Monday, February 1, 2010

Feed lot Beef that is Good For the Environment?

I don't believe it.  I didn't believe it.  I'm still a little suspect, but it seems to be true.

Courtney and I took a trip to Long's Meat Market this weekend to pick up our weekly chicken (likely the only meat we will eat this week), and on the way there we saw a horse drawn carriage, driven by two men in complete western regalia with requisite handlebar mustachios, loaded with several cases of Ninkasi beer.  I felt a little like I was living in some weird holiday beer commercial for a moment, but it passed.  When we arrived at Long's, we were surprised by a long line outside.  At first I thought they were really busy, but soon it became obvious that the line was not to get in, it was leading to a pop up tent where some men were grilling hamburgers and handing out samples of beer.  All for free.  Needless to say, we got in line.

As we learned eventually, the event was a launch for a new beef company called Oregon Natural Meat.  They claimed that their product is more environmentally friendly, because they upcycle grain to feed their cattle.  I was highly skeptical, but willing to eat the free food all the same.  Shortly before we got to the front of the line, the beer commercial caught up with us.  Turns out those cases of Ninkasi we had seen on the way were headed for us.  The horse drawn cart pulled into the parking lot, and the cases of beer headed for the sample stand.

I stated in a previous post that Concentrated Feed Lots are really damaging to the environment, and that grass finished beef was significantly more eco-friendly, but sure enough, as soon as you make a rule there is an exception.  ONM fattens their cattle on grain before slaughter, but they do it very differently.  First of all, they are a small company which only distributes locally, so there isn't the pollution issue of concentrated feed lots.  Because they are small and family owned, there is more oversight in the process, and the health of the animals is observed rather than assumed.  They are fed a grain diet for richer meat, but unlike the concentrated feed lots the diet is 100% vegetarian, with no antibiotics or growth hormones, no animal byproducts, and (the most disgusting CFL practice, in my opinion) no manure.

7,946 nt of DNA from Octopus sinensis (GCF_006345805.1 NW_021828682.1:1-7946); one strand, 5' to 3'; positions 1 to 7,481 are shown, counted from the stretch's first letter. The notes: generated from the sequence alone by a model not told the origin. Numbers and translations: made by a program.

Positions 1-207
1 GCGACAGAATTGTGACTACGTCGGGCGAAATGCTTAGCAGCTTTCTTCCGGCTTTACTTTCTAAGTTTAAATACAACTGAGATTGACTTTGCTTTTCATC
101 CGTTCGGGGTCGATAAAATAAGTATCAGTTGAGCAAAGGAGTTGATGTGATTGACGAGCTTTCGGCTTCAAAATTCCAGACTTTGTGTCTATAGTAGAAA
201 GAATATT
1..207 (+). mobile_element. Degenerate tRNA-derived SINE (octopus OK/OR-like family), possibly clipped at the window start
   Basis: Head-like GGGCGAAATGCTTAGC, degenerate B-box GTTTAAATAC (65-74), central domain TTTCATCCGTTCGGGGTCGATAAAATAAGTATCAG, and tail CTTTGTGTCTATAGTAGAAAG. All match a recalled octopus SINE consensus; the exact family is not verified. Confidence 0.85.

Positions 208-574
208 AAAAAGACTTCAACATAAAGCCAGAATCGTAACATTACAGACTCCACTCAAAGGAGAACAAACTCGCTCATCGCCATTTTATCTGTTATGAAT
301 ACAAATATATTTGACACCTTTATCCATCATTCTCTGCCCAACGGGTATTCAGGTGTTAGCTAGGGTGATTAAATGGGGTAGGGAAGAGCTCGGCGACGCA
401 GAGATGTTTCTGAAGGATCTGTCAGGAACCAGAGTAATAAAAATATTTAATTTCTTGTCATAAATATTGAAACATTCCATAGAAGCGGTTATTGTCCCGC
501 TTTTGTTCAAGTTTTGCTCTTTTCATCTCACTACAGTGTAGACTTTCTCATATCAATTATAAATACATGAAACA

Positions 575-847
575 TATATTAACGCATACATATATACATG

A substantial portion of the feed comes in the form of malted barley that has been used to brew beer, a byproduct of the brewing industry (in fact it comes from Ninkasi, hence the horse connection).  So the primary ingredient in their diet is something that would be waste, isn't fit for human consumption, but is good for them.  They explained this whole concept with a very informative seeming info graphic which actually was just pretty and not really very informative:

Aside from 'upcycling' the used grain, ONM seems to do everything else right as well.  They are devoted to sourcing all of their cattle and suppliers locally, and only distribute locally as well.  They handle the cattle as humanely as possible, and don't engage in the breakneck speed processing that most large meat packers do (the pace of conventional meat packers reduces quality control and increases the rate of human injuries).  The result is beef that is good enough for the finest steak house, produced in an ecological and healthy manner.

Eye fillet of grass-fed beef.Image via Wikipedia
While grass fed and grass finished beef is still the simple rule for determining environmental impact, it is clear that there are some grain fed cattle that also score excellently on the ecological report card.  This is
really great, because while grass fed beef is delicious, it is leaner and a little more gamey.  If you know this going in, it is a perfectly wonderful taste, but many restaurants shy away because their customers expect the flavor and texture of grain fed beef.  A company like Oregon Natural Meat is a perfect solution, because they produce a product that is superior to conventional beef in every way and is much closer to being sustainable.
Enhanced by Zemanta

No comments:

Post a Comment